Leadership is defined as the art of encouraging and motivating a team of individuals to work toward achieving a common goal. A key leadership action is coaching your team—and even more powerful is creating a culture of coaching throughout an organization. “A coaching culture simply means supporting your employees so that they learn new skills and become greater assets to the company. A management culture that emphasizes training, regular feedback, and opportunities for growth creates a more engaged and energized workforce,” (Forbes Coaches Council, 2016).
It is important to consider why establishing a coaching culture is imperative in an organization. The Human Capital Institute and the International Coach Federation conducted a study in which, “organizations with strong coaching cultures report revenue growth well above their industry peer group (51% compared with only 38%) and significantly higher engagement (62% compared with 50%),” (Bennett, 2019). Revenue and employee engagement are two of the most important metrics a successful organization should track using a balanced scorecard approach.
As you may have heard me say in the past, LEADERS SET THE TONE. When creating a culture within any organization, keep in mind, it starts at the top. As leaders coach, it serves to cascade a commitment to coach down through the organization and underscores the value of coaching. In different training events I have conducted in organizations, often the first question I receive is, “Will upper management be attending this course?” Employees want to know that management is learning and growing with them.
Another key component of building the coaching culture involves fostering learning amongst your team members. Specifically, what is a coach? What are the coaching skills? How does a coach apply them? Teaching management and team leaders how to coach will equip them with the skills to coach, which is essential to building a coaching culture.
As managers begin to coach, are there goals? For example, managers might coach direct reports through developing plans that support company initiatives or goals be they culture, performance, or sales-oriented. With metrics in place, management can see the extent to which the coaching is moving different units toward accomplishing goals. It is important to recognize and celebrate coaching successes. Doing so supports developing a coaching culture.
These concrete actions will help create a culture of coaching to help build the high performing organization you desire. There are other actions that are important for culture building such as being transparent building a coaching culture, addressing culture in performance reviews, focusing on career development for team members, and highlight stories of coaching successes. Remember the saying that energy flows where attention goes. If you put your attention and focus on coaching and development the energy of the entire organization flows in that direction and everyone will reap the benefits.
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For the Faith-based:
Jesus’ ministry created an environment of coachability. His coaching approach often involved asking people open-ended questions in order to help them think for themselves. He listened intently to their responses and often followed up with more questions. The Gospels are full of parables in which Jesus often asked open-ended questions to help His followers gain a fresh perspective, realign their beliefs, and motivate them to refocus on their original mission. In fact, I counted more than sixty questions that Jesus asked in the Book of Mark and two-thirds of them were open-ended.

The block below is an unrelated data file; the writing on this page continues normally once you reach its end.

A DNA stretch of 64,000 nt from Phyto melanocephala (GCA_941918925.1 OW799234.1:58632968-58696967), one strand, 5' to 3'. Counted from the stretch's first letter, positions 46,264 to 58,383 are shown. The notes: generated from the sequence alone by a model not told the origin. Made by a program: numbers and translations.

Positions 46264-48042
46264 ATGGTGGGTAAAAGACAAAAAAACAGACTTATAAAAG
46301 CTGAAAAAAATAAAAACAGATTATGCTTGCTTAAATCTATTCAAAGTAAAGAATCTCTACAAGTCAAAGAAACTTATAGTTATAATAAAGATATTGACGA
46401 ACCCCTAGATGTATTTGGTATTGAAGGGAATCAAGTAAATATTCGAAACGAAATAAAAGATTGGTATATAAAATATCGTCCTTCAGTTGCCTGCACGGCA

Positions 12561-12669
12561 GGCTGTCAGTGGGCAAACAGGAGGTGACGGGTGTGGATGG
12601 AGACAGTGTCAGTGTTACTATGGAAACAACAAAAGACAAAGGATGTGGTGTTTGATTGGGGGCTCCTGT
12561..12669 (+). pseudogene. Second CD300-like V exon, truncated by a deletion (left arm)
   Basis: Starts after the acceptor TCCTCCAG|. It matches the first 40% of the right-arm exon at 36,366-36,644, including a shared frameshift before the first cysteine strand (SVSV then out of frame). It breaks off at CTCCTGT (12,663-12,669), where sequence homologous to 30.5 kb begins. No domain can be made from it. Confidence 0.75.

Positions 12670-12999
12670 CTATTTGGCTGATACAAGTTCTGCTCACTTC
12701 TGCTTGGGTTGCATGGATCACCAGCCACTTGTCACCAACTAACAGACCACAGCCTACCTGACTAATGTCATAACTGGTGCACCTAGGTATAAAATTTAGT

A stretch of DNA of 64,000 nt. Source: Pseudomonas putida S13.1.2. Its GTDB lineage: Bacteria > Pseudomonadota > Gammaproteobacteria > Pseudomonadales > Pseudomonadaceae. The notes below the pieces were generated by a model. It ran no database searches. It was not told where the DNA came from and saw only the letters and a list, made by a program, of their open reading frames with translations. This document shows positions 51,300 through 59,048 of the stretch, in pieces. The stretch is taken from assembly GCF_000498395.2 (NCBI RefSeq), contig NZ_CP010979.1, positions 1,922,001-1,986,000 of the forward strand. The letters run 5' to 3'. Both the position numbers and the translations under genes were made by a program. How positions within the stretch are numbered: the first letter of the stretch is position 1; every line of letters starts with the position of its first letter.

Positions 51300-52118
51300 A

One of my favorite coaching accounts is found in the Gospel of Matthew 16:13-18. Jesus asked the disciples, “Who do the people say that the Son of Man is?” In verse 14, the disciples respond. In the next verse, Jesus asks them, “But who do you say that I am?” Notice that the first question was broader and easy for them to answer. The second question was more probing and asked for them to personally respond as to who they thought Jesus was. This is a powerful example of asking coaching questions to help people explore their thoughts. Peter responds, “You are the Christ, the Son of the living God.” Wow, what a response! In Matthew 16:19 when Jesus told Peter, “Blessed are you, Simon Bar-Jonah…And I tell you, you are Peter, and on this rock, I will build my church…” This and other interactions with Jesus helped develop Peter into the leader he became in the early church.
We all have the ability to influence others but it’s the way we go about cultivating those coachable moments. Coaching is a powerful way to help others in the transformation process by asking questions, but also by helping them develop action steps to move forward. Consider Romans 12:2, “Do not conform any longer to the pattern of this world, but be transformed by the renewing of your mind.” Transformation is a process that can be enhanced by cultivating a culture of coaching.
Bennett, B. (2019, June 11). The Four Steps to Building a Coaching Culture. Retrieved from https://hrdailyadvisor.blr.com/2019/06/13/the-four-steps-to-building-a-coaching-culture/
Forbes Coaches Council (2016, October 7). 13 Ways Leaders Can Build A ‘Coaching Culture’ At Work. Retrieved February 27, 2020, from https://www.forbes.com/sites/forbescoachescouncil/2016/10/07/13-ways-leaders-can-build-a-coaching-culture-at-work/#21865d6544b6